Michael Ragland: Death with Dignity

In the past there have been numerous historical struggles of civil rights of various people’s, often minorities; rights and freedoms that provide an individual specific rights such as the freedom from slavery and forced labour, freedom from torture and death, Of course, the term “civil rights” entails more than this but one civil right which hasn’t gained much political traction in the U.S. is a terminally ill patient’s right and the rights of those in hopeless intractable pain to responsibly and purposefully end his or her life with the assistance of a physician. Such a state of affairs exists in Oregon with their Death with Dignity Law. In this case the physician does not actively kill the patient but provides the means, usually barbiturates and antimemetics to the terminally ill patient.

Pathologist and right to die advocate Jack Kevorkian worked for years providing the means to terminally ill patients or those in intractable and hopeless pain to responsibly and purposefully end their lives. When he went on camera in front of “60 Minutes,” in a misguided attempt to gain more exposure for the cause, he was arrested and sentenced to 11 years in prison. However, his struggle continues on and will long after his death. Kevorkian thought it was a physician’s responsibility to alleviate the intractable suffering and terminal illnesses of patients and that included in some cases assisting them to responsibly and purposefully end their own lives.

Unfortunately, the past historical and political luggage of  “euthanasia” have prejudiced many people against the idea of patients responsibly and purposefully ending their hopeless and intractably painful and terminally ill lives. Suicide is usually thought of in terms of a person who is severely depressed who if given the right medication will cease wanting to end their own lives. It is also thought of as a violent act; in German it literally means ‘murder of the self’. Euthanasia was employed by the Third Reich but it was almost exclusively non-voluntary and involuntary euthanasia; it was nothing like Oregon’s Death with Dignity Act which has been in practice since 1997.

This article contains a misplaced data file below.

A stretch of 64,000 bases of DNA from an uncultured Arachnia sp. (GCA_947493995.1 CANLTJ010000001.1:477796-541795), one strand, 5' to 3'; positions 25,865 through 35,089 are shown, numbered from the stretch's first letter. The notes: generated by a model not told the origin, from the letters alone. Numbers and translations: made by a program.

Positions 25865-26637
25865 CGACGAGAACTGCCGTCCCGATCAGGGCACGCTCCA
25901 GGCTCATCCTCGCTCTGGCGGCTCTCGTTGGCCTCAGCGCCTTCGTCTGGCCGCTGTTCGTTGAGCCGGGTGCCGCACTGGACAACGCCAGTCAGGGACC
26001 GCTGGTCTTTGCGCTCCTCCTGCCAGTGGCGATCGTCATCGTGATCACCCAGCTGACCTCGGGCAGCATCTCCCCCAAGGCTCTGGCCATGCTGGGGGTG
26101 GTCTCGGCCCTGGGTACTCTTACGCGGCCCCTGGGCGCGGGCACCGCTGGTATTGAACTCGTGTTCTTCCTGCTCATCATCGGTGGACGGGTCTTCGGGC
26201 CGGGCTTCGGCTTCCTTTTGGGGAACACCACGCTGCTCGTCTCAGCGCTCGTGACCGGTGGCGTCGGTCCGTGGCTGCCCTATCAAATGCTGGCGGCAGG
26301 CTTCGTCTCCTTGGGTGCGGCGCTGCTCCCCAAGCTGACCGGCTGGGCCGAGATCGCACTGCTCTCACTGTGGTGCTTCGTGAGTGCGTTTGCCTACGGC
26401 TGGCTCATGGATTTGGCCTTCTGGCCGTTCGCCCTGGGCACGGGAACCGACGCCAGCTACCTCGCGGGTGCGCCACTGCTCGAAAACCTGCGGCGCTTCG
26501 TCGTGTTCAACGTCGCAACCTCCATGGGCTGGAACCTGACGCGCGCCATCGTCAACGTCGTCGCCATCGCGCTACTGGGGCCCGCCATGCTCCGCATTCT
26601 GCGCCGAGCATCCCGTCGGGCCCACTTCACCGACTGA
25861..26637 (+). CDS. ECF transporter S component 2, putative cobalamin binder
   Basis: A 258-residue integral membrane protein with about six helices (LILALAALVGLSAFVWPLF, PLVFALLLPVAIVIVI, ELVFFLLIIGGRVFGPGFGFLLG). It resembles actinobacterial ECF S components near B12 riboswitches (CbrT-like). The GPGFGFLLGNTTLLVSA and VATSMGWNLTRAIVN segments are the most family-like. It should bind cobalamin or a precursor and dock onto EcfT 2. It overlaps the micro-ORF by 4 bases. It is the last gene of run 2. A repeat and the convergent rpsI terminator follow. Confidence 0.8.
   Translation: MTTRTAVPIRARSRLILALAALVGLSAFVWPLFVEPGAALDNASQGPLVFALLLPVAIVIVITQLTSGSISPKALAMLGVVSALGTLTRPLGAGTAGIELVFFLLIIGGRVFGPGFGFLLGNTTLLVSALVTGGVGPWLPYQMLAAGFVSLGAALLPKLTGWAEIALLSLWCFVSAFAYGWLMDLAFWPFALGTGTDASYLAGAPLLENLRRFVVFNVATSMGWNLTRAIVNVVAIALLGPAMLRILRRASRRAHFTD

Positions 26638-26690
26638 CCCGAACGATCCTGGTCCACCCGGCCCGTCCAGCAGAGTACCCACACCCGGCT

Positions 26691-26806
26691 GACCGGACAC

Unfortunately some of us will die in significant pain, loss of bodily functions, loss of cognitive awareness and certainly not on our own terms. I respect the rights and beliefs of those who think it is their time to go when “God” takes them and not by their own hands or wishes. All I ask is they extend the same tolerance toward those terminally ill and in hopeless intractable pain who choose to end their lives with dignity. The main advantage of the Death with Dignity Act is those who have a diagnosis of terminal illness or in hopeless intractable pain is that they are given a prescription of lethal cocktail of drugs (barbiturates) while they still control their cognitive faculties and haven’t deteriorated physically and mentally to the point where they are no longer capable of self administering their own death.

Despite Kevorkian’s moral crusade and Oregon’s Death with Dignity Act this very important issue hasn’t received the attention it deserves.

Michael Ragland has been a national activist (protesting research on subjects who can’t give informed consent and publicly voicing concerns about the impact of President Bush’s New Freedom Commission on Mental Health and opposing gratuitous violence on the Internet. In Prince William County he has been an activist successfully opposing the sale of an independent hospital to a national managed care conglomerate, successfully opposing a managed care reorganization of the local Community Services Board, successfully opposing a developer’s highway which would have stretched from Occoquan to Quantico along the Potomac River and opposing the rezoning of the Cherry Hill peninsula.


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